The next episode

Rather than collapsing, the remote work ‘experiment’ has only just aired episode one, following a successful pilot during the pandemic, which had some room for improvement. The past three years has proven that for some companies, distributed work can generate increased productivity, improve job satisfaction and wellbeing, and deliver real estate savings.

But context is critical – every business has a unique set of workplace considerations to factor in and the solution is nuanced. The tech sector was at the forefront of home working, well before the pandemic. Writing code and providing telephone support can be carried out remotely but what about business-critical creativity, innovation and collaboration, and the buzz of energy which can only be found working alongside teammates?

Reports of productivity issues, sickness and absenteeism, staff attrition and difficulties finding and attracting new talent, are all signs companies have not ‘yet’ found the right balance. The solution is not always to mandate that all employees should return to the office.

Rather than seeing hybrid working as a power play between employers and employees, the most successful leaders will see the opportunity remote work affords and the need to better understand the factors impacting staff productivity and wellbeing – so they can make informed decisions which benefit everyone.

The challenge for businesses is that finding the right balance for a remote working policy is not an easy task. As soon as leaders start exploring the rights and wrongs, the sheer number of considerations quickly escalate and fill the journey to a decision with hidden bends and unexpected obstacles.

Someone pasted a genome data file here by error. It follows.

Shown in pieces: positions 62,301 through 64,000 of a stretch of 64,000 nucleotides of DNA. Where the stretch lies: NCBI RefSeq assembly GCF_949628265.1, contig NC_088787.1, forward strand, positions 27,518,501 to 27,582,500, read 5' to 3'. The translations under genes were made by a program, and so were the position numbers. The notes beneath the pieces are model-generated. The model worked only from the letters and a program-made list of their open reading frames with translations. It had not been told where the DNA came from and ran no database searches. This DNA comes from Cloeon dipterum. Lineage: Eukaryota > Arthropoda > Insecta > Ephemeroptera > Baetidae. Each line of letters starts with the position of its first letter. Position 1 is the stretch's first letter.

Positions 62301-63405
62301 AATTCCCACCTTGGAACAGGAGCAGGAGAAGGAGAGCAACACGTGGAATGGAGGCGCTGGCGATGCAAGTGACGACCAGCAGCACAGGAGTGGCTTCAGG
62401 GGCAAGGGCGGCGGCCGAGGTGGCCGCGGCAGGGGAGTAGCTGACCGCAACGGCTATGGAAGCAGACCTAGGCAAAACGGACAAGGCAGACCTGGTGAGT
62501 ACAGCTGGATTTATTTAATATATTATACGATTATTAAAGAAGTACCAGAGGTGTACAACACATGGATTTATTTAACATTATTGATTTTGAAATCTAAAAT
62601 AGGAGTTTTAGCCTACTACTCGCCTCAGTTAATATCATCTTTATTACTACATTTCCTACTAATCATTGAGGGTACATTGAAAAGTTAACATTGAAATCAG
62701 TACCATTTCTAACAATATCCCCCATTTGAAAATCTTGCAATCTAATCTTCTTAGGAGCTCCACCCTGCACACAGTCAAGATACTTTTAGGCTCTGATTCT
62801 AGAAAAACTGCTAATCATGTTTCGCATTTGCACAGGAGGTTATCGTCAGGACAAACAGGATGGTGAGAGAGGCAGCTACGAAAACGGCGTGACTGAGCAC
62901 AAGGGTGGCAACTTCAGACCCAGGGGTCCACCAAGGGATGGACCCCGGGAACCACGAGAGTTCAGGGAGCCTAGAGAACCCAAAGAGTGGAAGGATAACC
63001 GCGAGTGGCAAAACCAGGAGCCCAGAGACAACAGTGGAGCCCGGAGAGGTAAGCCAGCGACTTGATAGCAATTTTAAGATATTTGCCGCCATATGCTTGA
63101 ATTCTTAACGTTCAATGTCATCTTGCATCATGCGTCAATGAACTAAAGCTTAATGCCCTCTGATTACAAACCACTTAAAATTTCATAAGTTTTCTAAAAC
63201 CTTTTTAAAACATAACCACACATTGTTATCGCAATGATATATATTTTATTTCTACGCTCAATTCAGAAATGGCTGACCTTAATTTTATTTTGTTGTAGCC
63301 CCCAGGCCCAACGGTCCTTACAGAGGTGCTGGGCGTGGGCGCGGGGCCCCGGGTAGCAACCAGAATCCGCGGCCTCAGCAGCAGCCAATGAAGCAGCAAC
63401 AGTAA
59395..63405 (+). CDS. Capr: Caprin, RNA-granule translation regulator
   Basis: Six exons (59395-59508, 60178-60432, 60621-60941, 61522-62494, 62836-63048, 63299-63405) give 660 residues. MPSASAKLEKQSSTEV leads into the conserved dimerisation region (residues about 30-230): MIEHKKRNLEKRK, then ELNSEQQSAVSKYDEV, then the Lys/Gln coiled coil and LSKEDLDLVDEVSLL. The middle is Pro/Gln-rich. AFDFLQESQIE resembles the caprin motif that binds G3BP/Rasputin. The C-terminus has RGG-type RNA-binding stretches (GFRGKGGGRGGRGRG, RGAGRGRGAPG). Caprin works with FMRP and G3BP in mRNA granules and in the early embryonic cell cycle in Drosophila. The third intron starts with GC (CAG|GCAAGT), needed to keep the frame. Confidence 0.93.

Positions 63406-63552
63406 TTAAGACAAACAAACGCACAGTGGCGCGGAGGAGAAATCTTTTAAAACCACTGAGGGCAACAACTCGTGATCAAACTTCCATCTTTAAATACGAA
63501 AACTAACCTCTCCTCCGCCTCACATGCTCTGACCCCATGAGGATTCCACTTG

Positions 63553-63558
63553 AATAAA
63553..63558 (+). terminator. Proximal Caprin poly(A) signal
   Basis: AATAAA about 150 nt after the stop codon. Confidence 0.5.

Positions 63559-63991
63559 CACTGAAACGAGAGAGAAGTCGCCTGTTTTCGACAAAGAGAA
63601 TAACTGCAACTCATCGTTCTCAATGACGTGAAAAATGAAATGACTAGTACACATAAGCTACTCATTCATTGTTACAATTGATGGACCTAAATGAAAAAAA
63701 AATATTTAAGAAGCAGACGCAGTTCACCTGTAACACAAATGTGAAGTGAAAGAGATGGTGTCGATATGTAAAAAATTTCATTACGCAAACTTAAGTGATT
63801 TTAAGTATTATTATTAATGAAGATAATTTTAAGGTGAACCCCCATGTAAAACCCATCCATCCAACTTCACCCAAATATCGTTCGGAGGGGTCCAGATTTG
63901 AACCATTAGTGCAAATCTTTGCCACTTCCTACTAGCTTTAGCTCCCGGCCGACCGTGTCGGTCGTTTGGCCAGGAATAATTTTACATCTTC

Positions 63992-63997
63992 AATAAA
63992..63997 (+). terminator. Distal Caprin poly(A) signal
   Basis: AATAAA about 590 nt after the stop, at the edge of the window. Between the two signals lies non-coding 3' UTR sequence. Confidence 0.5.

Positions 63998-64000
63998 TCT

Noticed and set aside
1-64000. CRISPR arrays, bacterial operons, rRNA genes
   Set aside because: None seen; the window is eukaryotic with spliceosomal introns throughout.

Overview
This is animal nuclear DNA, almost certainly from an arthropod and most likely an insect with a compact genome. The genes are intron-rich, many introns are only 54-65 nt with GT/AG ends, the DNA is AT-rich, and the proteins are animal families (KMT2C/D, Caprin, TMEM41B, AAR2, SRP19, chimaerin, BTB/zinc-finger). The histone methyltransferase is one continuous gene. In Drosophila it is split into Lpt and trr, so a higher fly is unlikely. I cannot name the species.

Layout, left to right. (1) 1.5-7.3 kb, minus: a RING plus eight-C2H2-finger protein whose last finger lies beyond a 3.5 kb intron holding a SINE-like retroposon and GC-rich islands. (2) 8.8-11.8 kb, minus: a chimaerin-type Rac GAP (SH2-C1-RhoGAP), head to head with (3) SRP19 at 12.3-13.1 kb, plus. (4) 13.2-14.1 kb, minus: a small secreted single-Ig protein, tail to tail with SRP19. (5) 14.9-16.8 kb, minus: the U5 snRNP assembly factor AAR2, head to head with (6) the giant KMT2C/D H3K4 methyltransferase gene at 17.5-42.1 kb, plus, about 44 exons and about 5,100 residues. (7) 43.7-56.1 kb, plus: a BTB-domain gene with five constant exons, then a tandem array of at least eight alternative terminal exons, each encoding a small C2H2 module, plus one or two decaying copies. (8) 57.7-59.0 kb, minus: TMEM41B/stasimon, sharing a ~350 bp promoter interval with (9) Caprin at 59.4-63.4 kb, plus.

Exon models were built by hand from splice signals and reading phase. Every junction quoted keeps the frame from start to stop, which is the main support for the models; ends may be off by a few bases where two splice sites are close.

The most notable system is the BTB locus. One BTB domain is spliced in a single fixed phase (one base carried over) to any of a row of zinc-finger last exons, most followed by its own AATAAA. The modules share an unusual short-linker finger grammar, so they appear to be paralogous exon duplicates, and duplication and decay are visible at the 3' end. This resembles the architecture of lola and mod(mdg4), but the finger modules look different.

There may be no ‘right’ policy, but there is the right compromise for your organisation and your staff, at a given point in time – if you invest the time and effort needed to find it. This should be based upon updated insights into the needs and objectives of the company and employee situations, behaviours, and references. For example, for one employee, the ability to work from home might improve their productivity, while for another it might stifle their output.

It’s crucial to review a remote work policy at least twice a year to ensure it remains fit for purpose and consider how you can motivate your employees to return to the office, rather than mandate, to ensure trust is retained and they remain loyal and engaged.

Grant Price
Grant Price
CEO at YOHO Workplace Strategy | + posts

CEO Grant Price brings more than 25 years of board and ‘C’ level experience to YOHO Workplace Strategy, a research-driven consultancy specialising in boosting employee wellbeing and productivity, and helping businesses prepare for the impact and implications of Artificial Intelligence. The company helps employers with office-based employees, solve challenges ranging from AI strategy development to wellbeing, attrition, attracting talent, remote and hybrid working, company culture, and working policies and procedures.